AORN Blog - The Periop Life

Adventures of a Periop Wonder Dog

Perioperative Pet Therapy

February 8, 2018     

The perioperative team at WellSpan York Hospital in York, Penn., has found an incredibly effective approach for reducing perioperative patient anxiety. It isn’t a medication. Instead, this anti-anxiety antidote has four legs, a wagging tail, and an irresistible face.

Known as the periop dog, Lulu is a five-year-old golden retriever-labradoodle mix certified as a pet therapy dog, who rounds during each of her shifts with her owner, perioperative manager Angela Uhler, MSN, RN, CNOR, NE-BC, a certified pet therapy handler.

They spend time with preop and postop patients, dispensing anti-anxiety therapy as only Lulu can provide—whether she is costumed and doing her best tricks or simply laying down and giving comfort.

“Sometimes just having a dog around in a hospital setting that feels foreign and scary can make a patient feel more at home and help lessen their anxiety and fear,” Uhler shares.

Perioperative staff members are also finding comfort, stress relief, and camaraderie with Lulu on “staff,” says perioperative educator Sarah Bosserman, BSN, RN, CNOR. “Lulu has become a team companion who brings us all together, even on the toughest days.”

Pet therapy programs continue to grow across patient care settings. While there is little study exploring pet therapy in the perioperative setting, this is a valuable area for further research because of the proven benefits of pet therapy for lowering blood pressure and reducing stress, which helps reduce pain and may aid recovery. If you’re considering adding a periop pet therapy program, there are many criteria and guidelines to weigh – but here are three examples of Lulu’s adventures that have made a difference for patients and staff.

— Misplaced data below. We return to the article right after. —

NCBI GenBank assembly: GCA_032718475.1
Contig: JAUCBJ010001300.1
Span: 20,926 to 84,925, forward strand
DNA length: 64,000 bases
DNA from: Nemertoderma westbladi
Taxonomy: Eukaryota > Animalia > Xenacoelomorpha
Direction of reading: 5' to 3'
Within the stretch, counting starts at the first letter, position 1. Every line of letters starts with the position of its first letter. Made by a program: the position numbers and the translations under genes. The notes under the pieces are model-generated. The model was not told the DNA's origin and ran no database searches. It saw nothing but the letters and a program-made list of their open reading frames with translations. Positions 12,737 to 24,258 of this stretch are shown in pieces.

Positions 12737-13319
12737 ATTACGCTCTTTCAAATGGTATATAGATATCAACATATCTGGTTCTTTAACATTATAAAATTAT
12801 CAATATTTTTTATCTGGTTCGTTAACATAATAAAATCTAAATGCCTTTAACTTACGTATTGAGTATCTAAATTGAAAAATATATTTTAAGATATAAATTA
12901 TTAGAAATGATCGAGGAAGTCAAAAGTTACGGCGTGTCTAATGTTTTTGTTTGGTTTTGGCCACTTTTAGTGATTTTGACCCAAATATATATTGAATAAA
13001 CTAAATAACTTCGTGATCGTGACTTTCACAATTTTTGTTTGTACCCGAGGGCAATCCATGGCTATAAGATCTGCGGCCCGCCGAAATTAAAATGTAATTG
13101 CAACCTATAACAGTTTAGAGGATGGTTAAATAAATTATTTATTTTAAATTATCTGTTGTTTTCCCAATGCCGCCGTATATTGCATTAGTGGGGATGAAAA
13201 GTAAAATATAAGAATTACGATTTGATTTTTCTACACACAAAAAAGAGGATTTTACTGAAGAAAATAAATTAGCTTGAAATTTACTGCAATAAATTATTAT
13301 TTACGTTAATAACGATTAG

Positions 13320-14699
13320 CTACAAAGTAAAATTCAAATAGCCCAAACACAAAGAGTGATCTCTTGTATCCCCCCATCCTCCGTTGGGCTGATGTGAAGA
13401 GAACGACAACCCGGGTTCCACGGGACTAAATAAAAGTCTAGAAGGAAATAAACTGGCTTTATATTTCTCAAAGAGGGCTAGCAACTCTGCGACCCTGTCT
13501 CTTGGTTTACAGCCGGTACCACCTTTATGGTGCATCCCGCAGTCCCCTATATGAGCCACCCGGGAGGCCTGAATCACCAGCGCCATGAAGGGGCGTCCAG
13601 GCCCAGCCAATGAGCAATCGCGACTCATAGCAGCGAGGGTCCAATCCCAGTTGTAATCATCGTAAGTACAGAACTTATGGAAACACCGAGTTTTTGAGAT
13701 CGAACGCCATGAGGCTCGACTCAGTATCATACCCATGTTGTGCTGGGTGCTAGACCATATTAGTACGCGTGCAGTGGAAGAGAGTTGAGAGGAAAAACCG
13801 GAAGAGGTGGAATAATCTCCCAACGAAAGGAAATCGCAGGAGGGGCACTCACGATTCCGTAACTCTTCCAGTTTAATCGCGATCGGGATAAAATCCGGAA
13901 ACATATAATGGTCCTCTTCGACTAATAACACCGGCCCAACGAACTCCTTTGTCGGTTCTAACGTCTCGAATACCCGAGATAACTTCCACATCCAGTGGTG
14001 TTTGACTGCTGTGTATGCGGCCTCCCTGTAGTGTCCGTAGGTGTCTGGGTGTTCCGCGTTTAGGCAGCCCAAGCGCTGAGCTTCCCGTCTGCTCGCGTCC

Lulu the Perioperative Therapy Dog

Lulu, the Periop Wonder Dog making her rounds.

1. Lulu provided ongoing support for a perioperative patient who had to undergo multiple surgeries for painful wound debridement. The surgeon began asking for Lulu before surgery to help calm the patient, and after surgery to help her remain calm and better manage post-surgical pain.

2. After a perioperative staff member died suddenly, Lulu provided emotional support to the team and has since established herself as part of the family and an overall morale-booster. Staff brings her special treats and look for her each morning as part of their ritual for starting a positive workday.

3. Lulu takes team members outside for their breaks to walk and get fresh air, which also encourages activity and wellness among perioperative staff.

Ulher and Bosserman are exploring plans to conduct research on pet therapy in the perioperative setting. They agree that seeing Lulu’s power to reduce patient anxiety has inspired their team to explore other complementary therapies.

They are curious to explore any correlation between pet therapy, decreased cortisol levels, and faster healing. Lulu’s power to reduce perioperative staff members’ stress and compassion fatigue is another area they feel is rich for potential research.

Meet Lulu, Uhler, and Bosserman and learn how to incorporate pet therapy into your practice setting at their presentation on “Pet Therapy: Enhancing the Mind, Body, and Spirit ” at the Global Surgical Conference & Expo March 24, 2018 in New Orleans. Register now.